So what do you do when your own mind scares you? It’s not like you can cut it out or even shut it up.

Maybe right now I feel like things are going too well and I’m waiting for the other shoe to drop. But if I really believe in karma, or universal payback/retribution, doesn’t the last year of hardship mean that I have some good things coming?

I don’t even know anymore.

Let’s talk about the here and now


A number of my recent posts have been very retrospective. But let’s talk about what’s going on recently.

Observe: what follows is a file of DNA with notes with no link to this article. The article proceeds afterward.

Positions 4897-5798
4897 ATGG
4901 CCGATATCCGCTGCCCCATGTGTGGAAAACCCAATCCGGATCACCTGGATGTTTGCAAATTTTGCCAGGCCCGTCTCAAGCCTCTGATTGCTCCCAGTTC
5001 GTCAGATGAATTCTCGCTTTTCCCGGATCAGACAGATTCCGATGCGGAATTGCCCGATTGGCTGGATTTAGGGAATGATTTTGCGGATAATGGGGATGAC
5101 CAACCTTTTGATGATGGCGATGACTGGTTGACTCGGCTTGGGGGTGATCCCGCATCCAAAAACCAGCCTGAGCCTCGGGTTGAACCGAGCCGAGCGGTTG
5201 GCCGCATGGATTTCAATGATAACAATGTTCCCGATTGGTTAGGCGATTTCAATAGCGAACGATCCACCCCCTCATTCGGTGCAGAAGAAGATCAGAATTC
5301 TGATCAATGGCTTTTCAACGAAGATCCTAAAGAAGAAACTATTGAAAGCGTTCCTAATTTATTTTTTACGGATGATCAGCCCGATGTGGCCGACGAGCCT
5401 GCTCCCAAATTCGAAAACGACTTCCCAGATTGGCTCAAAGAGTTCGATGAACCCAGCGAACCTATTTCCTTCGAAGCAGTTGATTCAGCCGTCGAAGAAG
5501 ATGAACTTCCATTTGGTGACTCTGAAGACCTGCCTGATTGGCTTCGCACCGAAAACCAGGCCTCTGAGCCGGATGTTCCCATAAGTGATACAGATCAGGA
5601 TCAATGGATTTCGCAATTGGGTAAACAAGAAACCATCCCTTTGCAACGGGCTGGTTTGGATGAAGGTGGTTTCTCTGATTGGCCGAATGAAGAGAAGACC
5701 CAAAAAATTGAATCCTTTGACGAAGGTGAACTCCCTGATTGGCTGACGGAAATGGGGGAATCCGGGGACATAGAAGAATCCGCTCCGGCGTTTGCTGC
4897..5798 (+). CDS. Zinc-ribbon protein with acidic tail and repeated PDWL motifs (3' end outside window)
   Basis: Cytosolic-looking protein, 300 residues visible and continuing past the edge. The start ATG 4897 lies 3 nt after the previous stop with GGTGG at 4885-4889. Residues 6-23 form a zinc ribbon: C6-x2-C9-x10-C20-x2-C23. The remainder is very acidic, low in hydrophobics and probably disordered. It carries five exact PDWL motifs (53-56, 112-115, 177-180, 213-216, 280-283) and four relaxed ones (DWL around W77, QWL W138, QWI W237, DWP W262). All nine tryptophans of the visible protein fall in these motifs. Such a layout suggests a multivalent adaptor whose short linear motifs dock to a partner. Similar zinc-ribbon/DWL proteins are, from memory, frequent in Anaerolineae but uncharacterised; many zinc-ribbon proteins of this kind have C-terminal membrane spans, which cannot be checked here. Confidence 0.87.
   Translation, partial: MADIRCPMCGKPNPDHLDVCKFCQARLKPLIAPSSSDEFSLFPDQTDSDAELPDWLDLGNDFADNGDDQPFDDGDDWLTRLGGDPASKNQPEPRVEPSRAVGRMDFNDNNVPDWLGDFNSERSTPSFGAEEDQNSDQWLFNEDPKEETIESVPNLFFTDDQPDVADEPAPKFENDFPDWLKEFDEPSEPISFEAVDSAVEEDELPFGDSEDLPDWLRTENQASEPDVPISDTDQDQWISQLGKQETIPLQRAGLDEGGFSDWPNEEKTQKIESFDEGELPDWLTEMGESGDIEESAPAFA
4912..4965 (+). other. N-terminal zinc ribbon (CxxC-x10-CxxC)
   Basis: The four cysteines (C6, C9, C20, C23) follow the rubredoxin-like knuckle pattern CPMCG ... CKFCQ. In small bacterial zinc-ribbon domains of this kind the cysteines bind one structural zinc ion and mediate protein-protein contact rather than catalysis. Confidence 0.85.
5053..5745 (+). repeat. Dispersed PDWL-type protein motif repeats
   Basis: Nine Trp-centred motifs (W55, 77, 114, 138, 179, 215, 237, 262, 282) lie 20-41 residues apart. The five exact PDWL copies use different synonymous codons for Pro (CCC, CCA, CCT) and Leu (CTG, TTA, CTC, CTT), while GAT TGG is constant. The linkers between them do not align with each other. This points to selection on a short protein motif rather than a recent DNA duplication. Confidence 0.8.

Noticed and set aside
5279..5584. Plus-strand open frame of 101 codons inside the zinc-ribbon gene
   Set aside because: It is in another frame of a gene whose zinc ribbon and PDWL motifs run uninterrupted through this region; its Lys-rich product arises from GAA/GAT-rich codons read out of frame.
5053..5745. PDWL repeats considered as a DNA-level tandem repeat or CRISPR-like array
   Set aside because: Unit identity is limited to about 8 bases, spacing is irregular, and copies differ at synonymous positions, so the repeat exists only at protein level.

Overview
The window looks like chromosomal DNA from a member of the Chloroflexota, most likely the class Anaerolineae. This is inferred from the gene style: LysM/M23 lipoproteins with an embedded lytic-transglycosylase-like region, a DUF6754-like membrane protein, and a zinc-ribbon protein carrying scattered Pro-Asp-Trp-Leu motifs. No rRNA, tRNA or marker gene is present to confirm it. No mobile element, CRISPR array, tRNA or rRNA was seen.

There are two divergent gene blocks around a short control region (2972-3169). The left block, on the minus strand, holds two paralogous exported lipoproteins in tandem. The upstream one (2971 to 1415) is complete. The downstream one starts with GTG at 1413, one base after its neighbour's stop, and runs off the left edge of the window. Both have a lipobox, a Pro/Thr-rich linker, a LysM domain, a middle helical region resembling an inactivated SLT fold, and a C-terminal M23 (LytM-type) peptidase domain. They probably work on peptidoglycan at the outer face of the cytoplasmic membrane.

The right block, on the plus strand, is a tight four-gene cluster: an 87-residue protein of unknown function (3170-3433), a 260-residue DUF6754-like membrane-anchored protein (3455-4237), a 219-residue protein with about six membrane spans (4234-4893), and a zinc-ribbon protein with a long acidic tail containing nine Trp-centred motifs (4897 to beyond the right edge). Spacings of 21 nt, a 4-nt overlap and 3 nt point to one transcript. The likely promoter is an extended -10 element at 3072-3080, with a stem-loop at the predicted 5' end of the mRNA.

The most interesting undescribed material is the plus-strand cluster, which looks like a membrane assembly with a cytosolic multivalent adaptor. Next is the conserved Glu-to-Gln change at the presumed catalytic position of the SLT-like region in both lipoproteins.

Two of my recent moronic moves involve books. The first is a Goodreads giveaway. I use the site to track what I read, give me a number of what I’ve read this year, etc. I used to be super involved in a few groups, but over the last two years I’ve left the groups and culled my friends list down to almost nothing. I use it now more for my own personal use. Maybe someday I’ll get back into the groups as some of them were really quite fun. But back to the topic. Goodreads does giveaways of books. They send you emails of giveaways going on based on your lists on the site. A few weeks ago I entered a giveaway for a Diana Gabaldon book in the Outlander series. I’ve read the first book, the giveaway was for the third. I figured, hey, I’ll never win but let’s give it a go. I won. So now I have this brick of a book that I can’t read because I haven’t read the second one yet. (Side note: I actually just entered another giveaway for the 8th book in the series. I really need to stop.) The second involves the Stormlight Archives by Brandon Sanderson. I really want to read this series. I’ve been meaning to start it for years. I had a coupon for 15% off a purchase at Barnes and Noble on Monday and I was in the area, so I figured what the hell – let’s go pick it up. (I decided to ignore the 15 books on my nightstand to read, as well as all of the library ebooks I have, not to mention all of the ebooks that I’ve purchased but haven’t read.) Thanks to my rushing to get in and get out since I was meeting my uncle for lunch, I grabbed book 3 in the series. If I had access to the facepalm emoji I would use it. So another book I can’t read! Ugh.